Bill Moyers launches his new PBS series with a methodical, devastating, pull-no-punches recap of mainstream journalism's collective failure to challenge the Bush administration in the run-up to the Iraq war, thus marrying two of the long-time liberal advocate's favorite themes -- the lackey-ism of big media and failings of modern conservatism.
Bill Moyers launches his new PBS series with a methodical, devastating, pull-no-punches recap of mainstream journalism’s collective failure to challenge the Bush administration in the run-up to the Iraq war, thus marrying two of the long-time liberal advocate’s favorite themes — the lackey-ism of big media and failings of modern conservatism. Critics on the right will doubtless howl about providing Moyers this forum, but the intelligence that infuses his work and persuasiveness of his arguments have surely been missed as public TV has cowered against charges of liberal bias.
Moyers doesn’t soft-peddle his take on the situation, summing it up near the end of this pointed project by noting that four years after the war began, “The press has yet to come to terms with its role in enabling the Bush administration to go to war on false pretenses.”
Administration defenders would dispute the latter half of that point, but if nothing else, Moyers puts the lie to the assertion that everyone assumed Saddam Hussein had weapons of mass destruction, meticulously documenting a series of prewar articles by the Knight Ridder newspapers with headlines like “No Sign of Iraq Threat” and “Terrorism Experts Say they Don’t See Iraq Link.”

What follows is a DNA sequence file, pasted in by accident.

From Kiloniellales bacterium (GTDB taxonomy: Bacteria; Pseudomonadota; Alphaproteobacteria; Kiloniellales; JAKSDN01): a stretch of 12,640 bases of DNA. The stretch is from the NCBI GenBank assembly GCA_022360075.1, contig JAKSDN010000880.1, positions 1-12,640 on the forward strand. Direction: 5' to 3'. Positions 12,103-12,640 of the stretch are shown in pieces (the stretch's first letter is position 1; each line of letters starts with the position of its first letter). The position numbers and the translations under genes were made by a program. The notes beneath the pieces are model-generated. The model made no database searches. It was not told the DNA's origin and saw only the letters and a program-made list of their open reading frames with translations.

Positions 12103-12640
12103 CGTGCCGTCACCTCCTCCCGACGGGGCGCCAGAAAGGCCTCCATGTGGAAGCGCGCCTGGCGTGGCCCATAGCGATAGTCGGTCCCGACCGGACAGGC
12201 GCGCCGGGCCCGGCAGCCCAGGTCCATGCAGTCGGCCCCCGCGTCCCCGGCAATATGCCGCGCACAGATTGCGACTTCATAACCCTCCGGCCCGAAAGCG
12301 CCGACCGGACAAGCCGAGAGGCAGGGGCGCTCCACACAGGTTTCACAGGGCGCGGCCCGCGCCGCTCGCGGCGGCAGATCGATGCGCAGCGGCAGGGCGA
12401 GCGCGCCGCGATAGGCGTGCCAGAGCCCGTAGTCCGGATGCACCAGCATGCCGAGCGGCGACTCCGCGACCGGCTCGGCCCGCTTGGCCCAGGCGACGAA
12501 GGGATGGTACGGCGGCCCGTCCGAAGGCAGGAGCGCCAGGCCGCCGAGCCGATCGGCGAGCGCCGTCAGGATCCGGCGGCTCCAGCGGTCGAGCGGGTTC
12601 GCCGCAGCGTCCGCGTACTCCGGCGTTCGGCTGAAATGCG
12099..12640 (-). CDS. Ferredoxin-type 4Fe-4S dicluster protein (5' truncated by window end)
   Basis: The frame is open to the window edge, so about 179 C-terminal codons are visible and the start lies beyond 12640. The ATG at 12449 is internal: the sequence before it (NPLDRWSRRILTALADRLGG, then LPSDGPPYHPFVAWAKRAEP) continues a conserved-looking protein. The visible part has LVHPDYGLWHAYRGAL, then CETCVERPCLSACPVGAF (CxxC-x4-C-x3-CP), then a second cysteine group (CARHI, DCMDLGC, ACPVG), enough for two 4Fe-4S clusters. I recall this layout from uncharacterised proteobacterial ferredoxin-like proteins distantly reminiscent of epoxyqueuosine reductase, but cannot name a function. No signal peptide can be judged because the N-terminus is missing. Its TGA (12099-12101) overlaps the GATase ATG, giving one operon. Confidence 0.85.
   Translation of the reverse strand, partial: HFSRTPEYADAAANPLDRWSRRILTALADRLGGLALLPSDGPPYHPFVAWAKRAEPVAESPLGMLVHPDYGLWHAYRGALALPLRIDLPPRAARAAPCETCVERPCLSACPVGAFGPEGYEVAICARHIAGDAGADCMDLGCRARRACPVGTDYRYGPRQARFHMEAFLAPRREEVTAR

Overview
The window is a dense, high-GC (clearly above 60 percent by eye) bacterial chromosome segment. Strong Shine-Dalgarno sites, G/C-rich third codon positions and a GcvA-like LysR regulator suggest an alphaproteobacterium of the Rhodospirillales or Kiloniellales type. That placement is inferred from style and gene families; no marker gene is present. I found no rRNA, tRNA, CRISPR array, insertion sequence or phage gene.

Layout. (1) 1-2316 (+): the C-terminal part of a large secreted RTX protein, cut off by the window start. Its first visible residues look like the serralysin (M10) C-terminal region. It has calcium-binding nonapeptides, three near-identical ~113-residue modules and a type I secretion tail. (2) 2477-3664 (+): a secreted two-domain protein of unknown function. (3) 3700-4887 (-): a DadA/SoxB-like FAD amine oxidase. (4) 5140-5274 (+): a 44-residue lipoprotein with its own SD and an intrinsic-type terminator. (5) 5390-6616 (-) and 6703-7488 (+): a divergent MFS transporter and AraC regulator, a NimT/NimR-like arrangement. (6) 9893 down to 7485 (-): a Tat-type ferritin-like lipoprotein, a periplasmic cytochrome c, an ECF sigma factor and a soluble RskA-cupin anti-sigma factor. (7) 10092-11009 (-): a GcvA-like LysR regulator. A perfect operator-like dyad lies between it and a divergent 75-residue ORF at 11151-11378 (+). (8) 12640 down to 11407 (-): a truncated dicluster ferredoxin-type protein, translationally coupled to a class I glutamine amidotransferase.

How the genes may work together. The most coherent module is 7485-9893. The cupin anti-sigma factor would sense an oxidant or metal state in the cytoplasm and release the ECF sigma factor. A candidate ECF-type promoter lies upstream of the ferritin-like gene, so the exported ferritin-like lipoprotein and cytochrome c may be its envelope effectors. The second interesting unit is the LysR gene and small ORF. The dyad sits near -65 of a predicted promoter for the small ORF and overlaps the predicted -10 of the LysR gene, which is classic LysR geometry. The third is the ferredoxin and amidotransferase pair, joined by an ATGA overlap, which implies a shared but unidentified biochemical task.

Nevertheless, conservative pundits repeatedly sounded the drumbeat for war, and Iraqi defectors carefully leaked horror stories to both headline-hungry news outlets and a Bush administration that would then confirm those accounts — creating, as Moyers puts it, “a circular, self-confirming leak.”
At the same time, those who dared question the case for war were, as Moyers says, “denounced by the partisan press and largely ignored by the mainstream press” — scrutinized by what former CNN Chairman Walter Isaacson calls the “patriotism police” and buffeted by what Dan Rather dubs “a very effective slam machine.”
Phil Donahue cites the role this corrosive atmosphere played in the cancellation of his MSNBC series, complete with a memo that admitted the left-leaning host presented “a difficult public face for NBC” at a time when “our competitors are waving the flag at every opportunity.” Dissent, Donahue notes sardonically, was “not good for business.”
Although Rather and CBS News’ Bob Simon are among those who participate, the laundry list of luminaries who Moyers says would not be interviewed is more striking. They include former New York Times reporter Judith Miller as well as Times columnists Thomas Friedman and William Safire, Fox News Channel CEO Roger Ailes and such pundits as William Kristol and Charles Krauthammer, who frequently serve as talking heads in friendlier venues.
In the final analysis, it’s hard to dispute that journalists not only bought the war, to paraphrase Moyers’ title, but either through acts of omission or commission, helped the administration sell it.
Moyers’ regular “Journal” will make its debut April 27, promising to cover a wide spectrum of topics. Not everyone will embrace his positions, but in a media environment filled with well-sucked thumbs but precious little true introspection, for public television to allocate one hour a week to this sort of provocative, high-IQ TV hardly sounds like too much to ask.